A copolyester of terephthalate and 2,2′-(sulfonylbis(4,1-phenyleneoxy))bis(ethanol) is disclosed in U.S. Pat. No. 4,547,563. However, the glass transition temperature of the copolyester is at most 85 C. and there is no teaching or suggestion that the incorporation of 2,2′-(sulfonylbis(4,1-phenyleneoxy))bis(ethanol) would improve the melt viscosity, glass transition temperature or oxygen barrier properties of amorphous copolyesters. Further, U.S. Pat. Nos. 4,188,357 and 4,307,060 disclose copolyesters of terephthalic acid, 2,2′-(sulfonylbis(4,1-phenyleneoxy))bis(ethanol), ethylene glycol and a trifunctional crosslinking agent, such as trimellitic acid. According to these patents, the trifunctional crosslinking agent is necessary to obtain copolyesters with effective melt strength non-Newtonian properties.

Accordingly, there remains a need for high IV and low melt viscosity amorphous copolyesters having sufficiently high glass transition temperatures and enhanced heat distortion temperatures yielding copolyesters with good gas barrier properties [to gases] and with enhanced mechanical properties, i.e., toughness, without requiring the specific parameters described above. The invention answers this need.

SUMMARY OF THE INVENTION

It has been discovered that when the diol component of an amorphous copolyester comprises residues of from about 5 to about 50 mole % of a 2,2′-(sulfonylbis (4,1-phenyleneoxy))-bis(ethanol), the melt viscosities and glass transition temperatures of such copolyesters are improved. Indeed, the invention relates to an amorphous copolyester having a maximum melt viscosity at 1 radian/second and at about 260 to about 290 C. of about 12,000 poise; a glass transition temperature ranging from about 88 C. to about 120 C.; and an inherent viscosity of at least about 0.6. Such amorphous copolyesters comprise the reaction product of a diol component and a dicarboxylic acid component. The diol component comprises residues of from about 5 to about 50 mole % of 2,2′-(sulfonylbis (4,1-phenyleneoxy))-bis(ethanol) and from about 50 to about 95 mole % of a mixture of at least two diols selected from ethylene glycol, neopentyl glycol, 1,3-propanediol, 1,4-butanediol, 1,4-cyclohexanedimethanol, and mixtures thereof, wherein the total diol component is based on 100 mole %. The dicarboxylic acid component of the copolyesters according to the invention comprises residues of terephthalic acid, isophthalic acid, 1,4-cyclohexanedicarboxylic acid, 2,6-naphthalene dicarboxylic acid, and mixtures thereof.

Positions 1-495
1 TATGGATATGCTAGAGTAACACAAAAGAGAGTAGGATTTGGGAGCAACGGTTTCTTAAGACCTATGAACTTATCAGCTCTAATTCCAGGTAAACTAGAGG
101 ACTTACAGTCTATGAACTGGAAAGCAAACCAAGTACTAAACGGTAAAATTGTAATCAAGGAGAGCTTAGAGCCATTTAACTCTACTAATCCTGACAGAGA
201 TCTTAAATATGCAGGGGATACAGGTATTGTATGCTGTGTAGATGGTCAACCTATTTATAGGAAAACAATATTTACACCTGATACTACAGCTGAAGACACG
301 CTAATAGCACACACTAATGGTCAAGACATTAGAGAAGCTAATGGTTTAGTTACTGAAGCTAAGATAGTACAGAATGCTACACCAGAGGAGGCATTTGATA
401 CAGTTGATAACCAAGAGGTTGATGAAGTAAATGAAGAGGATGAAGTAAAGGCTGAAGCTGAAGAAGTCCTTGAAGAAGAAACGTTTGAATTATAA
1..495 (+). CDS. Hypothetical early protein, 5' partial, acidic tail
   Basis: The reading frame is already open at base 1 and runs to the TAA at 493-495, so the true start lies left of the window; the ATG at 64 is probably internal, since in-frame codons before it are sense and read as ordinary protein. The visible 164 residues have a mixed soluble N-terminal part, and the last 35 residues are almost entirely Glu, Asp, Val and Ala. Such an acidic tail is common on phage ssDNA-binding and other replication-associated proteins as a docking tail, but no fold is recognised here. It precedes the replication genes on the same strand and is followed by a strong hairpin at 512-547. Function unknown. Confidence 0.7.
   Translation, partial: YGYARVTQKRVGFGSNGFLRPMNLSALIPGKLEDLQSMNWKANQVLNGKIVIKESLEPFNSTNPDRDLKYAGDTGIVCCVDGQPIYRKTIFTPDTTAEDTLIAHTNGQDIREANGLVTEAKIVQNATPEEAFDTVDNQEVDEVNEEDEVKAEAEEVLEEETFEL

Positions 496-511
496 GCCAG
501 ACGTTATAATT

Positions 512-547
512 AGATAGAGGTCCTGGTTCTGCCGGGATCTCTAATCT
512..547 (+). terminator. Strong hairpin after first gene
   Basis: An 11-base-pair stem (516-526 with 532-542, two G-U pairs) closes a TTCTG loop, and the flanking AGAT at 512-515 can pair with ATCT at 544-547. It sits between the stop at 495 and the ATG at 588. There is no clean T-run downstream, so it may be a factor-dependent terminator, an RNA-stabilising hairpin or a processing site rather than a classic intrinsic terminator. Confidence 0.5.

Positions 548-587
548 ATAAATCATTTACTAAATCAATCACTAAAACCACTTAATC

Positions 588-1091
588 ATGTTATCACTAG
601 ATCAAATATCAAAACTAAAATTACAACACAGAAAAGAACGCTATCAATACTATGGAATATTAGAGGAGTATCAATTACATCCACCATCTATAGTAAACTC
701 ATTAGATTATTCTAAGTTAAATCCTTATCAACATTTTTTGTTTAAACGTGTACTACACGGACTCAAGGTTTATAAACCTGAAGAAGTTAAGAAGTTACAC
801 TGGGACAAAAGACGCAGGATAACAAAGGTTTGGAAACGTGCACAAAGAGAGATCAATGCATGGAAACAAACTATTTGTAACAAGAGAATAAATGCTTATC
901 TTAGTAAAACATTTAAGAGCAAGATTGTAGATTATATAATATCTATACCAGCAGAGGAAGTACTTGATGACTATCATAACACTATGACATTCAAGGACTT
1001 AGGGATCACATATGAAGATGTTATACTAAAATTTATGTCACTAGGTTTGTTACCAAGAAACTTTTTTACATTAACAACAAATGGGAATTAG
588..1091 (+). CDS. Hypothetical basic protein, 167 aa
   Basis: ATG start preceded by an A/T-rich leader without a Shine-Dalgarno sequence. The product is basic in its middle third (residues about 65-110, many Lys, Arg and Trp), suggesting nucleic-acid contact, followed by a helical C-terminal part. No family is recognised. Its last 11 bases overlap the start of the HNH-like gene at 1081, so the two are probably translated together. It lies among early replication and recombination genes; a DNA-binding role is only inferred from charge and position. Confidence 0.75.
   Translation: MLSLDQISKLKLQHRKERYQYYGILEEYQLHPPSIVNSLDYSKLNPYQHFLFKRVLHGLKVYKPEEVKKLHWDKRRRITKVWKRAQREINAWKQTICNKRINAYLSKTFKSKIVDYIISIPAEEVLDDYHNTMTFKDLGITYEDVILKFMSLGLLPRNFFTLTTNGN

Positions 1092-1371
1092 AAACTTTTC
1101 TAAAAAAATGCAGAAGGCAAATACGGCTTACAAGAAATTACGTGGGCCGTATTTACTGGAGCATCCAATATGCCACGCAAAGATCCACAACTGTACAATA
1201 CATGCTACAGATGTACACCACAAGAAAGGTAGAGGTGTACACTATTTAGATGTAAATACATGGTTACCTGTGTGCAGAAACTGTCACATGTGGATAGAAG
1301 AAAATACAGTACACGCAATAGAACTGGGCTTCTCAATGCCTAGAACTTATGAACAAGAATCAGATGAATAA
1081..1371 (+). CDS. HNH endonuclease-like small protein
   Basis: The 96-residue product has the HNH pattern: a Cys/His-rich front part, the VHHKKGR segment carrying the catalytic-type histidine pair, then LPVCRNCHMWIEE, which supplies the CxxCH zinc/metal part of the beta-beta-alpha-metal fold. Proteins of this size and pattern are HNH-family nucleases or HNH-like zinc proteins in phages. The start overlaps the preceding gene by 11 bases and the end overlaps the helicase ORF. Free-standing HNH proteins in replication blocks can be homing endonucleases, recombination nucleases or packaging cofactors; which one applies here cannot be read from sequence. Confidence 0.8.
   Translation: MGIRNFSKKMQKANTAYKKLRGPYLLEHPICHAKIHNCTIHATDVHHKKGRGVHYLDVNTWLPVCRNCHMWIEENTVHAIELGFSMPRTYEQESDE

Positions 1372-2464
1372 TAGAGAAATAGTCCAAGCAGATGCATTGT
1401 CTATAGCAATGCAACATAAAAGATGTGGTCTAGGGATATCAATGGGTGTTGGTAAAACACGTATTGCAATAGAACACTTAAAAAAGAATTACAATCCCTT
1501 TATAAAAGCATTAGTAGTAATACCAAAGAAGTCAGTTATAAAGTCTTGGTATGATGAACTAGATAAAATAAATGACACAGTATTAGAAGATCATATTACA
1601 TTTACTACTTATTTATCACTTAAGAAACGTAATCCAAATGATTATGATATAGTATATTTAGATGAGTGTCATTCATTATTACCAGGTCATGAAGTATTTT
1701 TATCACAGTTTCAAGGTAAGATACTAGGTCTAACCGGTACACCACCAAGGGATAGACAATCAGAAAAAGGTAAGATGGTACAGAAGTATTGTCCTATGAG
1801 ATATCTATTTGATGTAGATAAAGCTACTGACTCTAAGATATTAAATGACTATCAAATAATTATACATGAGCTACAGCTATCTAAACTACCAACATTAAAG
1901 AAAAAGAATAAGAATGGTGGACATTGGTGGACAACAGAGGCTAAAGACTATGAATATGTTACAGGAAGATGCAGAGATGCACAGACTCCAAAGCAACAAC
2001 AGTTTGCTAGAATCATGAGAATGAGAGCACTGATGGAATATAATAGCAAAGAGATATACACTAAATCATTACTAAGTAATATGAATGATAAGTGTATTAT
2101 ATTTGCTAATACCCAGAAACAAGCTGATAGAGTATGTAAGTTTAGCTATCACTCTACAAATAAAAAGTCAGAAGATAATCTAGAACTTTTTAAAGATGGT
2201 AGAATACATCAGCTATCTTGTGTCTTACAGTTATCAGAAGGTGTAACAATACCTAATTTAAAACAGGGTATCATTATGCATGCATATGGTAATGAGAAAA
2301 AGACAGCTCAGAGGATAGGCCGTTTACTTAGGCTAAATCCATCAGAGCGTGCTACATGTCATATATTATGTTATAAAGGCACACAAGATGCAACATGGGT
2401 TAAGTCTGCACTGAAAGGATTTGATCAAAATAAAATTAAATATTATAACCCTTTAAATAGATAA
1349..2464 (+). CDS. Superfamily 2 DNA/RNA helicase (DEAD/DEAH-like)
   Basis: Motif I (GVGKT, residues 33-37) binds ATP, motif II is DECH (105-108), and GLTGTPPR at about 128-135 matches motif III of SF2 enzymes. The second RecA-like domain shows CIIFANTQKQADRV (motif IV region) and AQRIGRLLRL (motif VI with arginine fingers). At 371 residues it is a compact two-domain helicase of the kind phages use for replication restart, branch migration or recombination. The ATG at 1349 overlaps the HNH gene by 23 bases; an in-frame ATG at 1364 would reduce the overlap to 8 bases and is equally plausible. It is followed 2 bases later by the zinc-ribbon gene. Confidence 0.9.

Because the copolyesters according to the invention surprisingly have relatively low melt viscosities at low shear rates, they can be readily prepared in conventional low-shear melt phase polyester manufacturing equipment. Further, due to the low melt viscosities the IV or molecular weight of the copolyesters according to the invention is easily increased to yield copolyesters with useful mechanical properties, i.e., toughness. In addition, because the copolyesters of the invention have relatively high glass transition temperatures and heat distortion temperatures, they can be used to prepare molded or extruded articles and sheets. Accordingly, the invention also relates to molded and extruded articles, sheets, and films made from a copolyester as described above.

It has also been discovered that when the diol component of an amorphous copolyester comprises residues of from about 5 to about 50 mole % of a 2,2′-(sulfonylbis (4,1-phenyleneoxy))- bis(ethanol), the gas permeability of the copolyester is lowered when compared to amporphous copolyesters comprising residues of 1,4-cyclohexanedimenthanol or neopentyl glycol as the sole diol component. Accordingly, in another embodiment the invention relates to molded articles, sheets, and films having an oxygen permeability rate of less than 40.0 cc-mils/100 in 2 -24 hrs-atm prepared from the amorphous copolyester described above.